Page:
As more businesses spend more using e-mail and the Internet, it is essential to be concerned for your company’s security. Some suggestions are to delete the cookies often which are small files inserted when you visit a website into your hard drive, which may contain profiling information and personal preferences on your business. They should be deleted regularly, or you can set your browser to block all cookies or ask you first. Another option is to purchase a cookie management program, like cookie crasher from TheLimitsOff.com. Do not be fooled by some advertisers that reportedly allow you to opt out of their identification-tracking cookie. This usually results in replacing a unique cookie with a generic one. You should also make sure you have firewalls to keep people from attacking your system. Hardware firewalls are designed to keep intruders from coming in, but they do not always stop your programs from sending data back out. Software firewalls can help with this.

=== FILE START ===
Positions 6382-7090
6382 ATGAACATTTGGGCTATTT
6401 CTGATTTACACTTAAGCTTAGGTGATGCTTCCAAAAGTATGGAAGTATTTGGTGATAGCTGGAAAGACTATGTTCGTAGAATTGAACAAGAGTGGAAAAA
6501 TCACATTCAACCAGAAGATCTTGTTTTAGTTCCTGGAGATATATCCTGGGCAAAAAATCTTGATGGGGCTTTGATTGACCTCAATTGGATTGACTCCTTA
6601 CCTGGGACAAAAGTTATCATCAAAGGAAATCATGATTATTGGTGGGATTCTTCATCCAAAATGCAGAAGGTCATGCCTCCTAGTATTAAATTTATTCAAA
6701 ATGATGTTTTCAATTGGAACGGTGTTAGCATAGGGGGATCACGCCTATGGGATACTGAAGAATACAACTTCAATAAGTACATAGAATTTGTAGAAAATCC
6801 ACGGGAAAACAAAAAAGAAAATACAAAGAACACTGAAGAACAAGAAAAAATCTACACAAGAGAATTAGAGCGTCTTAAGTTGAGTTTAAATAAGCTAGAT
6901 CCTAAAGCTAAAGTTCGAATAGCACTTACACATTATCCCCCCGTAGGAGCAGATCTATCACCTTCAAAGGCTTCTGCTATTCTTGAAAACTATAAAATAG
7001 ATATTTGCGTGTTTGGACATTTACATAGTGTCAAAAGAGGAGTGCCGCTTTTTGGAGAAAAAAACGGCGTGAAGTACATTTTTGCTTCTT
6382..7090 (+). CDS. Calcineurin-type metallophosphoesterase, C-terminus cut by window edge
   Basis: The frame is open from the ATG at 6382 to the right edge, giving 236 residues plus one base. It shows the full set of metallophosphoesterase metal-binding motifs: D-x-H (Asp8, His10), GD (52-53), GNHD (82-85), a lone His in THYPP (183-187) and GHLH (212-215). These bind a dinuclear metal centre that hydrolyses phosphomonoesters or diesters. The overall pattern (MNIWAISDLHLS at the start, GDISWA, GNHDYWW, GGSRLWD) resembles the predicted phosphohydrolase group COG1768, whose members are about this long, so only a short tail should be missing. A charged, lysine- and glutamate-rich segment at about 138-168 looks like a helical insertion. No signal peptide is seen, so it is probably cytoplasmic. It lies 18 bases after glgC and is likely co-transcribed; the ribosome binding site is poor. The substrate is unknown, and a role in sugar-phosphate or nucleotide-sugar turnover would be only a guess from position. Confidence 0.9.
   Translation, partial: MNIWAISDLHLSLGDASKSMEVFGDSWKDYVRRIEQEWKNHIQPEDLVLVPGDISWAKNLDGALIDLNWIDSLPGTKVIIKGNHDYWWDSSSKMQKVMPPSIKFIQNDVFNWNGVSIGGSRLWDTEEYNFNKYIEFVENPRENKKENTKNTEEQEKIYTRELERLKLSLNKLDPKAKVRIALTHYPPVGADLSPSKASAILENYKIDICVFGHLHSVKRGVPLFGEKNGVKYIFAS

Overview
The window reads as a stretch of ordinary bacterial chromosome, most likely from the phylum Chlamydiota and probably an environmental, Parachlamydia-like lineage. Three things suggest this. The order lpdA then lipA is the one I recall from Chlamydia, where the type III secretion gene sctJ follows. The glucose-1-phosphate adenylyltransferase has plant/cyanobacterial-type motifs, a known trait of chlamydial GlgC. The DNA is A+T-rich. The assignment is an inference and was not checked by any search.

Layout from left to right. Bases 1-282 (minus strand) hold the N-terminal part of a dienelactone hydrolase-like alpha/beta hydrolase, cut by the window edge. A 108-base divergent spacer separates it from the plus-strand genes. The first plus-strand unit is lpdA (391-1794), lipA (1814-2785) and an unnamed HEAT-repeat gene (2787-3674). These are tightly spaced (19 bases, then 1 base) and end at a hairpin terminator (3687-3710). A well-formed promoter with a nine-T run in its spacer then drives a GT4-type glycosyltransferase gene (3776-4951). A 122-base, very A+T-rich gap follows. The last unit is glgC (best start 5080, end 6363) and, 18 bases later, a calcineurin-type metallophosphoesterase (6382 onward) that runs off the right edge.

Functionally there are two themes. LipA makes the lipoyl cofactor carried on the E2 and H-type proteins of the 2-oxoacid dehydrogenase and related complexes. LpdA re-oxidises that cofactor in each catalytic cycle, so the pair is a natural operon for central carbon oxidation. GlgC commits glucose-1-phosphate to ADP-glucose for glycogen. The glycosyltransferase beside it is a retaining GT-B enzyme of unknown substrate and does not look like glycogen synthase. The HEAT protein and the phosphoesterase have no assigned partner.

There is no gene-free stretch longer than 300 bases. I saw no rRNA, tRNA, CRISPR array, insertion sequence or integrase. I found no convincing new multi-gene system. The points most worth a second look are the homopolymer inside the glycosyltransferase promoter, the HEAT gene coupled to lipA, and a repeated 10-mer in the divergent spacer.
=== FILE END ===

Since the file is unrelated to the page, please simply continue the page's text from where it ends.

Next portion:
One of the most important things you can do is purchase and regularly update your anti-virus program. We update ours weekly, to make sure we are protected. The data on your hard drive and/or server can represent the operational lifeblood of your company. The modest cost in time and money of a well-maintained anti-virus program is a bargain. Finally, office suite programs, such as those from Microsoft and Corel contain a lot of hidden information, such as data on the author, prior revisions, hidden text or cells, comments and the like. Programs are available to do metadata removal before sending out these documents. Without it, it is relatively easy to access this information, which can include comments on strategy and the like in offers, proposals and other documents you send out.